Anyone with an ear to the ground would notice that many Nigerians are presently calling out state governors right, left and centre.  These are not ordinary citizens; most of them are experts and professionals. They say governors are destroying governance in our clime because of their lavish lifestyle which is a total contrast to the reality on the ground –  widespread poverty. I believe this is the time to beam more searchlight on state governments because therein lies true governance. A situation whereby the more the Federal Government tries to stop the economic hardship, the worse it gets, shows that the epicentre lies somewhere else.

It is not an accident that all hands point in the direction of the subnational. Indeed, there is no smoke without fire. The Kaduna State Governor, Uba Sani, revealed in a recent television interview (TVC) that fuel subsidy removal is reflected in their state allocations, and they now have a “surplus of money,” therefore, his fellow state governments should give an account of what they have done with the money. He was trying all he could to account for his own. It did not quite sit well, because to me that was not the best of ways to give account. It was more of a conscience-soothing outing.

He said that he was able to pay pensioners, death benefits and gratuities worth about N3.5 billion. He was also able to help smallholder farmers and small and medium-scale enterprises by distributing N4.3 billion among them. However, one thing the governor said that made absolute sense is that Nigerians should spread their blame, instead of heaping everything on President Bola Tinubu. He explained, “Everyone in Nigeria that is blaming the President, for me, is missing the point. Government is about local governments, state governments and the federal government…”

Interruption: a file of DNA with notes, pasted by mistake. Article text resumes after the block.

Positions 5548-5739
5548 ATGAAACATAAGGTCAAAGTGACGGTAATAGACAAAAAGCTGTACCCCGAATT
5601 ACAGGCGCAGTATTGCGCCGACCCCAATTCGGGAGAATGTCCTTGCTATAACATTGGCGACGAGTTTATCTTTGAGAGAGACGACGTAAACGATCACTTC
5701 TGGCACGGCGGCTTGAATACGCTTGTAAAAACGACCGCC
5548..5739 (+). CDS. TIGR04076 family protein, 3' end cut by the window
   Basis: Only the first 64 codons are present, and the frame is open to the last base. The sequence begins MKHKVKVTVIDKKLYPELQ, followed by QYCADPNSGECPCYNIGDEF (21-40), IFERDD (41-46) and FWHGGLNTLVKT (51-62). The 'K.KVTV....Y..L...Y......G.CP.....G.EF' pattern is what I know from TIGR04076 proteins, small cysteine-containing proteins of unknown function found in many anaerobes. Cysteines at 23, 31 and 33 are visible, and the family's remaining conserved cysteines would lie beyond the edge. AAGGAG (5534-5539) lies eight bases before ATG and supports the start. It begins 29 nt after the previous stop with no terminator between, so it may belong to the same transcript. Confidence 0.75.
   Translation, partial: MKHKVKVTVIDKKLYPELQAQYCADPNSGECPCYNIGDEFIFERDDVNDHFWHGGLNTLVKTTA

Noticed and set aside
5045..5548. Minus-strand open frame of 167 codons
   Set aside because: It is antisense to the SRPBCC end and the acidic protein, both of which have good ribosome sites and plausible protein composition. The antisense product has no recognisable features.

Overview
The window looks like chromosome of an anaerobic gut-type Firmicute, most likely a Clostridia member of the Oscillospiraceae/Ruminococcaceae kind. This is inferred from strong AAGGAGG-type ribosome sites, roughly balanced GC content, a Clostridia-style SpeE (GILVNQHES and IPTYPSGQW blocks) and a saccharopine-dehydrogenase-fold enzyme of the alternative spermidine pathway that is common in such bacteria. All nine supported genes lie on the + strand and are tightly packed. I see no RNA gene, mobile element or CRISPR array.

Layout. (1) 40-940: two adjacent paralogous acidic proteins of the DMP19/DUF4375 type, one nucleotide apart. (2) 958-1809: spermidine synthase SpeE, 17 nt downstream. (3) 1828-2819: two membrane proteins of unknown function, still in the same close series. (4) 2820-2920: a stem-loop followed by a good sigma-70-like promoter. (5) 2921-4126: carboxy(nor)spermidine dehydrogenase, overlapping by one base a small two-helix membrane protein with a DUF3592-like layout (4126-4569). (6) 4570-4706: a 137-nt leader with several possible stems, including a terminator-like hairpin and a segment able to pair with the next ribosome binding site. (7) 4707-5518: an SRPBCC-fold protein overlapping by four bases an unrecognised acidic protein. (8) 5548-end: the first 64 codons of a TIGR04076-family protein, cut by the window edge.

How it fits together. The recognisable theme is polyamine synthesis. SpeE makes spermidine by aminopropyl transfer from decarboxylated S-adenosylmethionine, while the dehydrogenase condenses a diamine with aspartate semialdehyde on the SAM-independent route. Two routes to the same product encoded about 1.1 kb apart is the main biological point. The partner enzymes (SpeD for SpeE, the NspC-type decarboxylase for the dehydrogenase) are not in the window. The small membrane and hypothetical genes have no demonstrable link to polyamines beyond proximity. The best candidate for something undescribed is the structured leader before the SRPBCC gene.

Perhaps, Nigeria is now in one of its seasons of epiphany. Yes, government is about local governments because this is where the hungry Nigerians reside. This is where they are born, and when the chips are down, this is where they stand up to be counted. But have we ever really seen it this way? The truth is that our so-called Executive Governors have deliberately obfuscated the matter so much so that we do not know the difference between the state and the local governments. The state is the big snake that swallowed the small local snake, and all that it stands for. In plain terms, when allocations from the FG come, it is in a joint account for both state and local governments, straight to the governor. Therefore, we do not see any development in the local government because governors are collecting double but killing governance at the grassroots level.

Just this week, I overheard a former local government chairman of the Ungogo Local Government Area of Kano State reveal on a live programme, on Human Rights FM 101.1, Abuja, that when the FG removed subsidy on petrol, his LG monthly allocation rose from N250 million to N950 million, but the state governor, who collects them from Abuja, never approved even a million for any project in Ungogo.

This is why I was amused by the Kaduna governor’s submission. He never mentioned how much was given to him for the local governments, and he would never mention how much was due for the grassroots executives, i.e. local government chairmen.